Why are China and Russia working to deepen their ties?

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As trade relations between Beijing and Moscow deepen, Russia has begun construction of one of the world’s largest polymer factories, an investment of $ 11 billion intended for the Chinese market. The massive project, which began on Aug. 18 and will produce plastic components and improve trade between China and Russia, is the latest sign of the two countries’ growing economic and political ties as they create economic and political cooperation. after decades of hostility. The project, under construction in Amur, in the Russian Far East, near the Chinese border, is being carried out by the Russian petrochemical company Sibur Holding in collaboration with the large Chinese group Sinopec, which will hold 40% of the capital. It should start manufacturing in 2024.

From large gas projects in the Russian Arctic to growing high-tech partnerships and collaboration to reduce their dependence on the US dollar, Beijing and Moscow are finding more opportunities for cooperation.

The plant, which is one of the largest investment projects in Russia, is part of a growing trend of new initiatives between Beijing and Moscow that has seen ties deepen and evolve amid the double pressure of the coronavirus pandemic and the escalating economic and political conflict between the United States and China.

In December, Russia began sending natural gas to China via the 2,900-kilometer Power Of Siberia pipeline, and President Vladimir Putin announced in March his intention to start work on a second pipeline, Power Of Siberia 2.

“On almost all fronts, Russia and China have come together,” Artyom Lukin, a specialist in Sino-Russian relations at the Federal University of the Far East in Vladivostok, told RFE / RL. “We see the long-term trend of China’s growing economic importance to Russia.” But as the pandemic has made China an even more vital economic life and market for Russia, Moscow has become a more needed partner for Beijing as it clashes with the administration of US President Donald Trump on a wide scale. range of issues: from a trade war to issues involving Hong Kong and South China Sea rights.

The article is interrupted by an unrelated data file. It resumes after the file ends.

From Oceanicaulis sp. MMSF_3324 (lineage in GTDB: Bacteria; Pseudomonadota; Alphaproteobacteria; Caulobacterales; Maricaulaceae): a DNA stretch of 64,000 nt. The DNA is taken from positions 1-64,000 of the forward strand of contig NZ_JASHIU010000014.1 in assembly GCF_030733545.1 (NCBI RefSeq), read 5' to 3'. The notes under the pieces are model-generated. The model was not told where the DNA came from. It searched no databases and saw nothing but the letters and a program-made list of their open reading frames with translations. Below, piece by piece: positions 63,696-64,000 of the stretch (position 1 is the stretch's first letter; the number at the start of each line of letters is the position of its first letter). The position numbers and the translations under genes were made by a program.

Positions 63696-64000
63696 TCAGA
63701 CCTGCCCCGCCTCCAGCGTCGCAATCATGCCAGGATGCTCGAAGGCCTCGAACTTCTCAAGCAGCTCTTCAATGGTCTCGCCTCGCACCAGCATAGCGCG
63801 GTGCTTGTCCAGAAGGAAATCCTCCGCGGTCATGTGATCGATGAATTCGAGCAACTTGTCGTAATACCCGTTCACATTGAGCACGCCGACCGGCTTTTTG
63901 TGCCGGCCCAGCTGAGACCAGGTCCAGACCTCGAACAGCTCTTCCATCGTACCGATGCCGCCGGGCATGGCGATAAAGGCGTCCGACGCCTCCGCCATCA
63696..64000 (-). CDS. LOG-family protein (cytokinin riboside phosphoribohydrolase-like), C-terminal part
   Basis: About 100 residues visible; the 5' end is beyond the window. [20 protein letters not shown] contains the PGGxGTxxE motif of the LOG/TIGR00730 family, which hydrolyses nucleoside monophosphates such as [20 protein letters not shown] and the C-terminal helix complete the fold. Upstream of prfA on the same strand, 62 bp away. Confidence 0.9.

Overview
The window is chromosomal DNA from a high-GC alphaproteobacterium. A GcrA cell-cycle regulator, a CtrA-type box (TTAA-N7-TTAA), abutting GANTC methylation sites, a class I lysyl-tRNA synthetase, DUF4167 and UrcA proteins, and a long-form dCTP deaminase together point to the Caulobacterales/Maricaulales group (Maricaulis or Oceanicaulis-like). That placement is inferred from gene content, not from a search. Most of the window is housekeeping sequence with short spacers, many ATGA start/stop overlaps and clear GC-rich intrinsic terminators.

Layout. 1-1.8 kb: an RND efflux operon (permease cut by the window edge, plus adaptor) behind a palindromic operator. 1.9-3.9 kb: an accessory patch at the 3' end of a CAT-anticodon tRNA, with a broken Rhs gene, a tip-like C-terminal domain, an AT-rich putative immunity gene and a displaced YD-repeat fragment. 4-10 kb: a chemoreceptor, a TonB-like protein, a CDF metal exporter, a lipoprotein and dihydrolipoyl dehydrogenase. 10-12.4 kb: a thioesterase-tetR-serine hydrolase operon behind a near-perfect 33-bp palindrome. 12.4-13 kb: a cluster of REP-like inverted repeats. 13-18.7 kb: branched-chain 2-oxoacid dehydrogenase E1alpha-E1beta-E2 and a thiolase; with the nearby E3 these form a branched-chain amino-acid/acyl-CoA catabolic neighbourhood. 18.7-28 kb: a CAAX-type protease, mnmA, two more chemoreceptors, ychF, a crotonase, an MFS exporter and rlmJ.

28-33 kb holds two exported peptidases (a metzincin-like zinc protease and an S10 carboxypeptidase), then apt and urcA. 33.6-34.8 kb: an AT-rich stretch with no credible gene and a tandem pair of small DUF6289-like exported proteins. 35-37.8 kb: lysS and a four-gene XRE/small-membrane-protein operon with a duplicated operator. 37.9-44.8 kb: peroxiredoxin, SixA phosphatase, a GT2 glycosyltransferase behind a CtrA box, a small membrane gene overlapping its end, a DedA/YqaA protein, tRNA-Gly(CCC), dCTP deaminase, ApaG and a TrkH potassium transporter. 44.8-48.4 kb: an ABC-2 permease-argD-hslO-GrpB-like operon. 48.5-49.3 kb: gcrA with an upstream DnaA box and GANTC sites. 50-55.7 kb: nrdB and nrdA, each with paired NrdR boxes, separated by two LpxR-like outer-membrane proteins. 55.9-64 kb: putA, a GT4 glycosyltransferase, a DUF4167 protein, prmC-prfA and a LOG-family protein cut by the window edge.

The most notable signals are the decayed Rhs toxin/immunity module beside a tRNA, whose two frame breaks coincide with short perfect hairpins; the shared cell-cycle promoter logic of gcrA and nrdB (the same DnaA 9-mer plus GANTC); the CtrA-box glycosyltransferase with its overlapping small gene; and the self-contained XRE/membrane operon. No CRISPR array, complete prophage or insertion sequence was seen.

And while China-Russia trade fell in the first five months of the year due to the global economic slowdown, bilateral trade soared in 2019 to a record high of over $ 110 billion. The two countries also announced new scientific cooperation to test COVID-19 vaccines.

This new dynamic proposes a turnaround in the forces that brought Beijing and Moscow closer together following the annexation of Crimea by the Kremlin in 2014, where Russia was placed in the crosshairs of Western sanctions. An official ceremony to launch Russian natural gas supplies to China via the Power of Siberia gas pipeline in the Black Sea resort of Sochi on December 2

During this period, it was Russia that relied on a China that was sometimes reluctant to deepen its relations to escape American pressure. Now, as their ties have spread to areas such as the military, technology, and finance, these roles are evolving.

“Before Trump, China was cautious about embracing Moscow geopolitically to the fullest, but Beijing determined that American pressure would not ease, so they have no choice but to move closer to Russia,” Lukin said. . “Today, it is China, not Russia, which is more interested in forming this quasi-alliance.” Russian-Chinese collaboration took off in 2014 after the forced annexation of Crimea and the ensuing war in eastern Ukraine and has since developed into a variety of areas. One of those areas lately has been efforts to limit reliance on the US dollar, a process called de-dollarization.

The US dollar occupies a prominent place in the global financial system, as the global reserve currency and de-dollarization have become a priority for China and Russia to protect their bottom line and fight against US domination. Replacing the dollar in trade agreements has become a necessity to circumvent US sanctions against Russia, and efforts have accelerated following Washington’s imposition of tariffs on Chinese products. Experts have long warned against efforts to limit the dollar’s privileged role in the world, and although these attempts have not been very successful, Beijing and Moscow have recently made headway.

New data from the Bank of Russia shows that in the first quarter of 2020, the dollar’s share in Russia-China trade fell below 50% for the first time, a notable change given that the dollar accounted for over 90% of trade. in 2014. While the dollar still accounts for 46% of transactions between them, the euro has risen and has become the currency of choice and, to a lesser extent, the ruble and renminbi, the currency of China.

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  • Why are China and Russia working to deepen their ties?
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